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Is Your Corporate Reputation Helping…or Hurting?
Updated on February 24, 2021 by Reputation X
Ask any business executive if they think having a good corporate reputation is important and the answer will be an obvious ‘yes’. But ask them what’s involved with having a good online reputation, maintaining one, or even what a good online reputation entails, and many will stumble trying to define a clear answer. It’s important to understand the ‘what’ and ‘why’ before setting up a reputation management plan. First, let’s start with the basics.
What is corporate reputation?
Corporate reputation is the impression that significant people have about your business. The word ‘significant’ may lead you to think of potential customers or clients, but that pool of people is much larger. It includes every potential relationship your business has.
This means the best job candidates who can pick and choose where they want to work. It means investors when you’re ready to grow your business to the next level. It means the community leaders in the next city that’s perfect for expanding your empire.
Every human being and business that will interact with your company is significant and will, at some point, rely on your company’s reputation to decide whether or not to work with you.
What are the benefits of a good corporate reputation?
All economic decisions – whether by companies or consumers – involve opinions shaped by emotions and facts, and your online reputation can shape those opinions. A bad reputation sends companies or consumers elsewhere. A good reputation has tremendous benefits, not the least of which are higher market value, increased revenue, and better employees.
Higher corporate market value
The internet has been a tremendous boon to modern businesses and the people that want to interact with them. It has become the main source for people to form an opinion of your company and its value in the marketplace. The opportunity to grow a positive corporate image and reputation online can be vital to your corporation’s value and success. The Harvard Business Review found that 70 to 80% of a company’s market value comes from some very fuzzy metrics like brand equity or societal goodwill.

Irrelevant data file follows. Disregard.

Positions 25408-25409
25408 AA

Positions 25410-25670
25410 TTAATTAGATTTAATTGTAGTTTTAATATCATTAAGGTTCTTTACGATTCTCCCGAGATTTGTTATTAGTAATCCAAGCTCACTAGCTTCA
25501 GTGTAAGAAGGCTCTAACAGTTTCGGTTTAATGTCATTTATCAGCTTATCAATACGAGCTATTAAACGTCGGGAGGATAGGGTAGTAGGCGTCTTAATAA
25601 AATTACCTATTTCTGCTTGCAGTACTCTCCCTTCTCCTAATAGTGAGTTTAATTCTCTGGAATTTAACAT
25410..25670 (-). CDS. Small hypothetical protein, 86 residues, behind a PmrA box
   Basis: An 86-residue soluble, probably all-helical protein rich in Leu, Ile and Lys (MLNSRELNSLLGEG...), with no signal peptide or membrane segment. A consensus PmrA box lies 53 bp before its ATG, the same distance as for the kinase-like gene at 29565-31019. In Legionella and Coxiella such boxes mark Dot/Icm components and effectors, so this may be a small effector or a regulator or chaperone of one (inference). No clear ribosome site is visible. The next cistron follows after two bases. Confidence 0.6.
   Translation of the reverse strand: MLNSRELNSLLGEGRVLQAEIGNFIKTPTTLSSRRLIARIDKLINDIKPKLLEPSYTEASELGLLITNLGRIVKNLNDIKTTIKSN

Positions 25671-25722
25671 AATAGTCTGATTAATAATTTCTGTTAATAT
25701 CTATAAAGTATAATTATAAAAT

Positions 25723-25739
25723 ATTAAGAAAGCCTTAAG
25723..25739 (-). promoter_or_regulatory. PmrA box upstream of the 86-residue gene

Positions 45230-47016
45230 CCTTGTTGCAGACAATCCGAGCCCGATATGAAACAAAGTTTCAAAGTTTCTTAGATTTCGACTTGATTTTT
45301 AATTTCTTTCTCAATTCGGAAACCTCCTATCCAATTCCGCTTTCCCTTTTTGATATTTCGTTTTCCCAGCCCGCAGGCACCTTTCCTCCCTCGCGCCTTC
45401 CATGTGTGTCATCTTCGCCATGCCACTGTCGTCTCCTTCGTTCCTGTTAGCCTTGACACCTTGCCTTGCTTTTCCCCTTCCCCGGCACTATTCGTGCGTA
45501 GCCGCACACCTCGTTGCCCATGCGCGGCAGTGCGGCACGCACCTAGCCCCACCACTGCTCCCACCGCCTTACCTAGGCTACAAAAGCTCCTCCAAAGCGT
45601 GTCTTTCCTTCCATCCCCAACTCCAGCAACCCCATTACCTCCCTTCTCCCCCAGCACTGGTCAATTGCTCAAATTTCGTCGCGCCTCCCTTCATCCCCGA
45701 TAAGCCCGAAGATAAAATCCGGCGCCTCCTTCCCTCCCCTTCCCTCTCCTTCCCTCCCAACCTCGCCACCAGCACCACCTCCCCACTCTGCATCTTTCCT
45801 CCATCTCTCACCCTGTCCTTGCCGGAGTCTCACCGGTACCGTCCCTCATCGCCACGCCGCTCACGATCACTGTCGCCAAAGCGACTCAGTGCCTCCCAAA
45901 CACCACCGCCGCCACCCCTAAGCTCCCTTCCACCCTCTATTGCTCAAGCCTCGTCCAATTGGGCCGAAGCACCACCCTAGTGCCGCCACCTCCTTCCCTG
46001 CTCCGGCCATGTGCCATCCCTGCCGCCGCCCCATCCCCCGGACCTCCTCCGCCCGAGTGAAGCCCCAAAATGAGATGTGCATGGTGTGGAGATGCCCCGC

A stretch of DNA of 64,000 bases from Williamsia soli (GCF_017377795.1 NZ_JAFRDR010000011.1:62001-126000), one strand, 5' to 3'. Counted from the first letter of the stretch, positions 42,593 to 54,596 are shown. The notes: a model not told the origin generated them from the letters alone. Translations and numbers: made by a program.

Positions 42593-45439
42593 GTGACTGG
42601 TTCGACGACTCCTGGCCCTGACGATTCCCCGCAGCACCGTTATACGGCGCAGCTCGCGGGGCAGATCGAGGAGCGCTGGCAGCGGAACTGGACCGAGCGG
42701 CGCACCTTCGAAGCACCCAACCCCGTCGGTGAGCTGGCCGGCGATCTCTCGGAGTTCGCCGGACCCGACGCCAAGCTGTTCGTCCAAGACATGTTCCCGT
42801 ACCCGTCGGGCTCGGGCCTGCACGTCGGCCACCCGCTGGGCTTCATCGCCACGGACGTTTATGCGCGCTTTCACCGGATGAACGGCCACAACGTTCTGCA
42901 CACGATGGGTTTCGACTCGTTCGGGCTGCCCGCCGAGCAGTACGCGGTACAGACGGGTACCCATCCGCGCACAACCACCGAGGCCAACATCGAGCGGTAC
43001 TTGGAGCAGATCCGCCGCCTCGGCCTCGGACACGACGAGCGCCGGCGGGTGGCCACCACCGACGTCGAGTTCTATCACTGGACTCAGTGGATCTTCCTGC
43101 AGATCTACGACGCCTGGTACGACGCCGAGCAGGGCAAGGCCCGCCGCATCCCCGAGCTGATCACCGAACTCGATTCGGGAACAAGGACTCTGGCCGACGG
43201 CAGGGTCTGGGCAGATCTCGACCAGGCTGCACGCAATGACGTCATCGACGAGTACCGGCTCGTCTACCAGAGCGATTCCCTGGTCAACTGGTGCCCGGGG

Good reviews increase sales and revenue
Online reviews are a pillar of doing business today. Whether shopping for a good phone, restaurant, or lawyer, people use reviews to find the best of what they need.
A study from Michael Luca at Harvard showed that for every increase of one star in a rating on Yelp, a business will see a 5-9% jump in revenue.
A study published by Moz investigating the impact online reviews have on buying decisions found that two-thirds of people consider online reviews important when deciding whether or not to purchase a company’s product or service.
In today’s business landscape, online reviews are just as important as word-of-mouth. BrightLocal showed that 91% of consumers trust online reviews as much as they do personal ones. This is especially true of that crucial 18- to 34-year-old demographic.
A positive reputation not only helps your corporation’s image and goodwill in your sector, but it also has a direct impact on your company’s bottom line. A study from Michael Luca at Harvard showed that for every increase of one star in a rating on Yelp, a business will see a 5-9% jump in revenue.
Higher-quality recruits and employees
Job seekers rely on a company’s online reputation when making application decisions. It’s one of the most important factors when recruits evaluate a potential workplace. A good reputation makes it easier for you to recruit top applicants. That translates into both a lower cost of hiring and a higher quality workforce. On the other hand, a bad reputation can cost your company more money with each hire (at least 10% more, according to the Harvard Business Review). A Career Builder survey found that 71% of workers would not apply to a company with negative publicity.
Bad corporate reputation damages your business
Many companies have felt the effects of bad publicity on their bottom line. Customers, investors, and prospective employees lose trust in the company. Sales fall. Brand equity is diminished in the public’s eyes. Unless properly managed, small disasters can easily snowball, bringing a company down fast.
Bad publicity used to mean negative newspaper articles. While this still occurs, today much of the greatest danger to a corporation’s reputation can come from negative postings on social media and negative reviews online. Moz’s study found that just one negative article on the first page of a search result can lose you 22% of your potential customers. Two negative reviews more than doubles that percentage, and if you have four or more you risk losing 70% of your potential business. Put bluntly, a bad online reputation for your company means lost revenue.